Don’t let what you’re doing now — the creativity you’re bringing to bear on your craft, whether it’s born of desire or necessity or some combination of both — be overtaken by the desire to shoot, or to be, something else. Shoot as though you have nothing but this camera, this shot, this now to get it right (or interestingly wrong). Shoot as though nothing but the photo matters. And, perhaps most important, shoot each time as though the only payoff you’re going to get is the love of the process.
As I alluded to in yesterday’s post, muses are fickle creatures, coming and going more or less on their own schedule. If you wait around for inspiration to strike, you could end up waiting a very long time, which is bad enough. What can be just as difficult is when your muse just won’t shut up. I know that for a creative type, that sounds like a good problem to have, but it’s not always. So how do we deal with these cycles of feast and famine?
As I’d also mentioned yesterday, one way of getting around the famine that is a creative block is by simply, stubbornly, plowing through it. That works surprisingly well some of the time. At other times, however, you’ll need or want a bit more structure than you’d get by just “winging it.” When that happens, it helps to have a little something saved up, as it were.
I say this because in my own experience (your mileage may vary), ideas don’t often come one at a time. They come in clusters, or clumps, and sometimes they take on a life of their own, with some ideas spawning other ideas that lead to still more ideas… Before you know it, there are actually too many ideas, too much stuff for one person to do in a day, or week, or even year. Even when we’re working at full capacity, other things (work, food, water, sleep, social activity) have to be taken into account sooner or later.
And if you have a good idea, or even just one that’s got potential, why let it go to waste? If you can’t get to it now, save it for later:
- Write it all down. If you do nothing else on this list, at least do this. If you’ve got just the bare bones of something — a title, an overarching concept — get that on paper, but if your mind takes you farther than that, follow it, and jot those thoughts down as well. You may not need these ideas now, but if you hit a dry spell later, this can be one of the things that gets you out of it.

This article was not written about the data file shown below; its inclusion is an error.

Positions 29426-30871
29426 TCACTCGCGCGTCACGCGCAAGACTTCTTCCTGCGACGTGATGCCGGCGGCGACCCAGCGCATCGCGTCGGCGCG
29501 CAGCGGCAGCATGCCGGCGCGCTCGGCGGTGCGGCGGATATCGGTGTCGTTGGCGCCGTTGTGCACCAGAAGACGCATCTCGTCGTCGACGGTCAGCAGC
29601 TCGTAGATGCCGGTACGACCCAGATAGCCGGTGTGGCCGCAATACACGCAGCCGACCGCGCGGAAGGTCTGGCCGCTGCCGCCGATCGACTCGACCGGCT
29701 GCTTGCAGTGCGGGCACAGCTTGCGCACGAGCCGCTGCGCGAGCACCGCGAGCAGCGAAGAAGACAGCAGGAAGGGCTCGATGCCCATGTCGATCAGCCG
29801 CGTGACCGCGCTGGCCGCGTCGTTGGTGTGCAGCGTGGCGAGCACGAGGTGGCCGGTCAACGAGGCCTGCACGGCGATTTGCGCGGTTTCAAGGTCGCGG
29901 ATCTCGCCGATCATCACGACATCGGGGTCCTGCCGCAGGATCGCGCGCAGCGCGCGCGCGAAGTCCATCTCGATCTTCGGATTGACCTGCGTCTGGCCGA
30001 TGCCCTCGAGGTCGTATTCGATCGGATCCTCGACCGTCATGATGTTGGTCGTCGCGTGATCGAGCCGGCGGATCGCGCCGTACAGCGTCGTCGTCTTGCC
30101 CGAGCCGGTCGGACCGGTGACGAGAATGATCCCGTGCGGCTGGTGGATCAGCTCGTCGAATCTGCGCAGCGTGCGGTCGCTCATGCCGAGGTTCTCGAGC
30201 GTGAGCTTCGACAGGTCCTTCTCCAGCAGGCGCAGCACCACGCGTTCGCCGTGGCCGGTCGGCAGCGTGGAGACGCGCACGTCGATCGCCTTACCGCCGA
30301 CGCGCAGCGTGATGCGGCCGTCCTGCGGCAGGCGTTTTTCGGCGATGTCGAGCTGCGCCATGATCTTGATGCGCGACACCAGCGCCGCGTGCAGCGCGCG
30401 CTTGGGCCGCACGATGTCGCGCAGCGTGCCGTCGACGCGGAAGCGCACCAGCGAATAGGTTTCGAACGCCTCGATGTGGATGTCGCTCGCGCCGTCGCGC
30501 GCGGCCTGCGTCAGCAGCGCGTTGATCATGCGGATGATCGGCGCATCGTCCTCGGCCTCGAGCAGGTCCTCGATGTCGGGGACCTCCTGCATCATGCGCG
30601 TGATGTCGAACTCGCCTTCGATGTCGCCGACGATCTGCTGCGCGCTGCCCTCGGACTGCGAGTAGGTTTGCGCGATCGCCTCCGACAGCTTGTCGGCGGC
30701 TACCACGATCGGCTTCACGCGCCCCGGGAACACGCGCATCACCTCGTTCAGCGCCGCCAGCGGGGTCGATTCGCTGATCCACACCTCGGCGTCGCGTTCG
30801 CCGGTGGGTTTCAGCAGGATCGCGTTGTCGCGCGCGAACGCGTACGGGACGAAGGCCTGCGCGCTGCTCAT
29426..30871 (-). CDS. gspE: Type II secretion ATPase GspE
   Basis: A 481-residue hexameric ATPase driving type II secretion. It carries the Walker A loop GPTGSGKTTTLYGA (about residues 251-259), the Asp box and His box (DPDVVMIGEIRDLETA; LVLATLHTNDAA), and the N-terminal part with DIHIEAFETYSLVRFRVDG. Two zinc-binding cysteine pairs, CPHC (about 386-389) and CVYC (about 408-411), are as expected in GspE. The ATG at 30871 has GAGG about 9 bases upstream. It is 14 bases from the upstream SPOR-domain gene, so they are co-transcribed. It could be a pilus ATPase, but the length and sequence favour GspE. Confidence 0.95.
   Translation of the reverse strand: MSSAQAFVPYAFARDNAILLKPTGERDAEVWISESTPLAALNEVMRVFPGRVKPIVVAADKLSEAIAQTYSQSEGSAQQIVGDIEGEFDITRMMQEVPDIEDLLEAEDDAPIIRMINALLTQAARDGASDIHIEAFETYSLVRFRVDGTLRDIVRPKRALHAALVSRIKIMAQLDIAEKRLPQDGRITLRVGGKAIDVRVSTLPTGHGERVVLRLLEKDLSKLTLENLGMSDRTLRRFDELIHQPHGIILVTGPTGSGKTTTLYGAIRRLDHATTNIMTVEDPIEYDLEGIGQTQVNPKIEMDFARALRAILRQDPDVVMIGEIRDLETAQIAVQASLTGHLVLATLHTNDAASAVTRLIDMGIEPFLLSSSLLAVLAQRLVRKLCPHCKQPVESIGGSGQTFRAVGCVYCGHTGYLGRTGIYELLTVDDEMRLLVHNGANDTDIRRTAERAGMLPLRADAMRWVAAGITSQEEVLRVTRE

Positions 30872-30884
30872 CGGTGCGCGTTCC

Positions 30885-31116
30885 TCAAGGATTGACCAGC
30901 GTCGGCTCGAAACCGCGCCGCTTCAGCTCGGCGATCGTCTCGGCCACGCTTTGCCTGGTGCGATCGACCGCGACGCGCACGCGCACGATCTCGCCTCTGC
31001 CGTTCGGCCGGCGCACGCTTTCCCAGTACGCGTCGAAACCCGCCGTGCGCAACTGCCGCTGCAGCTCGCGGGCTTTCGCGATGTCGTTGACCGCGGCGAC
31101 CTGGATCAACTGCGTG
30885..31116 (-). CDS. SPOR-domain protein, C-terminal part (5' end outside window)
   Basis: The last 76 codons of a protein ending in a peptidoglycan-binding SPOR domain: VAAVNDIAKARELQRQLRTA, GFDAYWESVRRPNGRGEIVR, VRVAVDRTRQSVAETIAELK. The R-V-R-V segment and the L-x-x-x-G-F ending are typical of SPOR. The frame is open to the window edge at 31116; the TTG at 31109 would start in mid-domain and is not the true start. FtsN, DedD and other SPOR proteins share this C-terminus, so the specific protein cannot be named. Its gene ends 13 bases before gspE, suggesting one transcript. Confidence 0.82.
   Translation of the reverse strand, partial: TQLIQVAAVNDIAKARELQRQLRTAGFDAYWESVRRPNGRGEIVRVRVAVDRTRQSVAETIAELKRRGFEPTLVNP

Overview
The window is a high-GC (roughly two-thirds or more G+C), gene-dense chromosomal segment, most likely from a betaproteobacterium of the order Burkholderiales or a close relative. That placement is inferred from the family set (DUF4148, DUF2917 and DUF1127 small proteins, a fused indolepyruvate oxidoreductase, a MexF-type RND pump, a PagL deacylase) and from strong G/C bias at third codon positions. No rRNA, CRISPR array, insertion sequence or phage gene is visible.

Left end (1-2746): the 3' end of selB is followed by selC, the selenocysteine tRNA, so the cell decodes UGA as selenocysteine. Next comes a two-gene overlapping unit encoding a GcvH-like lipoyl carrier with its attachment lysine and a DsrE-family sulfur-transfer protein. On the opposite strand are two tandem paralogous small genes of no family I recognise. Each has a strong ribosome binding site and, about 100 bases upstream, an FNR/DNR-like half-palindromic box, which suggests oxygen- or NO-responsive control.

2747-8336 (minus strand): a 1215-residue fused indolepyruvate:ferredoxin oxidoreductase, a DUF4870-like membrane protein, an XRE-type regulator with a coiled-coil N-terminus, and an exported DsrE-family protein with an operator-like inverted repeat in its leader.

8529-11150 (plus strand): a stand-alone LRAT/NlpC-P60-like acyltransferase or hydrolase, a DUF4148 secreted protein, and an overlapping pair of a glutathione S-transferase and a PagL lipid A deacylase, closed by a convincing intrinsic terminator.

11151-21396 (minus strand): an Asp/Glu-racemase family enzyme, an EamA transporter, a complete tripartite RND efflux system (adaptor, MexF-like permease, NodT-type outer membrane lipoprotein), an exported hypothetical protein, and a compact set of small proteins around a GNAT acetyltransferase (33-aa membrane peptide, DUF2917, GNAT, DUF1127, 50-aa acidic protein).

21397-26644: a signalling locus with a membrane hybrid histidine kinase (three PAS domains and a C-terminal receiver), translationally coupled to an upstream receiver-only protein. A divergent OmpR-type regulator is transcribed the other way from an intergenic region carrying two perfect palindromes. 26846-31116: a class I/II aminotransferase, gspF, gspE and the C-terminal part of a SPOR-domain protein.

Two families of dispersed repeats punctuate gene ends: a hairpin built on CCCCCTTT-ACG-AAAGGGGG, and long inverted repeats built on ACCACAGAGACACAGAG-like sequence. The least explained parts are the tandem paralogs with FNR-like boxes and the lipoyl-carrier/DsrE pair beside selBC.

- Prioritize the list. Your ideas, mine, or anyone else’s, aren’t all good, and even the good ones aren’t equally good. It will be easy to picture some things as completed projects or fully realized ideas, while others may be only half-baked or might only be the vaguest starting point. Depending on what you need, or what you’ve got the time for, go to that part of the list.
- Revisit your list from time to time. Some things that seem blindingly obvious to you when you first think of them may not hold up quite as well given a month on the shelf. Others may have barely made sense when you wrote them down (you did write them down, didn’t you?) but might make more sense now that your subconscious has had the chance to mull them over for a bit.
And by the way, if you have ideas that have nothing to do with what you’re doing now, write them down anyway. The reason I bring this up (and actually, the genesis of this post) is that over a period of about a week some time ago, I got ideas by the dozen for several different visual projects. This was before I’d ever picked up a camera, but I wrote every last one of them down. Hey, you never know when you might change directions or want to try something new; you also never know when you might come across a collaborator (or a friend who’s blocked), and you might find that you’ve already got the seeds of something, just waiting to be planted.
Do you have any proven “cures” for the dreaded block? Let’s hear ’em!
You hear creative types talk about inspiration all the time. Sometimes, it’s because the muse is talking, the inspiration’s flowing, and it seems as though, artistically speaking, you’re a fount of useful and interesting ideas. Other times, of course, it’s because of the dreaded “block.” You and the muse aren’t on speaking terms, and as far as ideas go, someone might as well have shut off the spigot, because what was once a torrent of stuff now seems to have slowed to a miserly drip.
And think about how we talk about inspiration. It’s the “lightbulb moment,” a “bolt from the blue,” or the “shock” of recognition when it all comes together. Very charged language (pun partly intended) for a feeling that, when it comes, can definitely be electric.
Let’s take that electrical metaphor a step further. If we’re waiting for that lightning bolt, like Ben Franklin flying his kite in the middle of a thunderstorm, it helps to remember that lightning — both the high-voltage, knock-your-shoes-and-socks-off variety, and the inspirational kind — tends to strike the tallest thing it can find.